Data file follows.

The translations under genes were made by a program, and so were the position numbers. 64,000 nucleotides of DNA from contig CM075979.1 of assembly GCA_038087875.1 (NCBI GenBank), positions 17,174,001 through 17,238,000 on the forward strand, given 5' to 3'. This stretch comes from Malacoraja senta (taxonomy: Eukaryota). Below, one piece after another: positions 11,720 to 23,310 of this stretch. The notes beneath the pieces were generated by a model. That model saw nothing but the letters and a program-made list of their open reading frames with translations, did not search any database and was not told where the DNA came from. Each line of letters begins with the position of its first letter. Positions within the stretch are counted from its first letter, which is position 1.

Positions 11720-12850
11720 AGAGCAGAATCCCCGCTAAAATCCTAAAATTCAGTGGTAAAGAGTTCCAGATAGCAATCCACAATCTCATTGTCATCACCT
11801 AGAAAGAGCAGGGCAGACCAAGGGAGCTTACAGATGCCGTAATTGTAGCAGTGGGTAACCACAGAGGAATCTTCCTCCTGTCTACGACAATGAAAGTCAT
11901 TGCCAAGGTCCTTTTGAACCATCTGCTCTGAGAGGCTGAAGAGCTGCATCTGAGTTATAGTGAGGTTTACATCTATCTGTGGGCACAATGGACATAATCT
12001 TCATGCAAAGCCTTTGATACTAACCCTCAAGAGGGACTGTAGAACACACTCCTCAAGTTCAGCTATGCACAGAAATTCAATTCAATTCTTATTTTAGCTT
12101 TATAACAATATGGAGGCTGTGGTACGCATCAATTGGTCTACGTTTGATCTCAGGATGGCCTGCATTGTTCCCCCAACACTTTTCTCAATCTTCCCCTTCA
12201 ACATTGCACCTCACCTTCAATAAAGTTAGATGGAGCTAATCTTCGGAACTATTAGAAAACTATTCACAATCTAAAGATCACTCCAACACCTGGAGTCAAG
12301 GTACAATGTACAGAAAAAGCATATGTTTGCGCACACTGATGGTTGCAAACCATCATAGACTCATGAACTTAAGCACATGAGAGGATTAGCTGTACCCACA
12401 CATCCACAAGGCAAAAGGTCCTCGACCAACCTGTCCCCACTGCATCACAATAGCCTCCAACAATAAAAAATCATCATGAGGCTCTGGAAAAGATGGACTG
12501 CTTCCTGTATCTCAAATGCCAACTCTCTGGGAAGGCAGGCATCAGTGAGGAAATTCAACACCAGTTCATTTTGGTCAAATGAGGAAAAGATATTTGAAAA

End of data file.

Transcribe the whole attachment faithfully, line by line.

The translations under genes were made by a program, and so were the position numbers. 64,000 nucleotides of DNA from contig CM075979.1 of assembly GCA_038087875.1 (NCBI GenBank), positions 17,174,001 through 17,238,000 on the forward strand, given 5' to 3'. This stretch comes from Malacoraja senta (taxonomy: Eukaryota). Below, one piece after another: positions 11,720 to 23,310 of this stretch. The notes beneath the pieces were generated by a model. That model saw nothing but the letters and a program-made list of their open reading frames with translations, did not search any database and was not told where the DNA came from. Each line of letters begins with the position of its first letter. Positions within the stretch are counted from its first letter, which is position 1.

Positions 11720-12850
11720 AGAGCAGAATCCCCGCTAAAATCCTAAAATTCAGTGGTAAAGAGTTCCAGATAGCAATCCACAATCTCATTGTCATCACCT
11801 AGAAAGAGCAGGGCAGACCAAGGGAGCTTACAGATGCCGTAATTGTAGCAGTGGGTAACCACAGAGGAATCTTCCTCCTGTCTACGACAATGAAAGTCAT
11901 TGCCAAGGTCCTTTTGAACCATCTGCTCTGAGAGGCTGAAGAGCTGCATCTGAGTTATAGTGAGGTTTACATCTATCTGTGGGCACAATGGACATAATCT
12001 TCATGCAAAGCCTTTGATACTAACCCTCAAGAGGGACTGTAGAACACACTCCTCAAGTTCAGCTATGCACAGAAATTCAATTCAATTCTTATTTTAGCTT
12101 TATAACAATATGGAGGCTGTGGTACGCATCAATTGGTCTACGTTTGATCTCAGGATGGCCTGCATTGTTCCCCCAACACTTTTCTCAATCTTCCCCTTCA
12201 ACATTGCACCTCACCTTCAATAAAGTTAGATGGAGCTAATCTTCGGAACTATTAGAAAACTATTCACAATCTAAAGATCACTCCAACACCTGGAGTCAAG
12301 GTACAATGTACAGAAAAAGCATATGTTTGCGCACACTGATGGTTGCAAACCATCATAGACTCATGAACTTAAGCACATGAGAGGATTAGCTGTACCCACA
12401 CATCCACAAGGCAAAAGGTCCTCGACCAACCTGTCCCCACTGCATCACAATAGCCTCCAACAATAAAAAATCATCATGAGGCTCTGGAAAAGATGGACTG
12501 CTTCCTGTATCTCAAATGCCAACTCTCTGGGAAGGCAGGCATCAGTGAGGAAATTCAACACCAGTTCATTTTGGTCAAATGAGGAAAAGATATTTGAAAA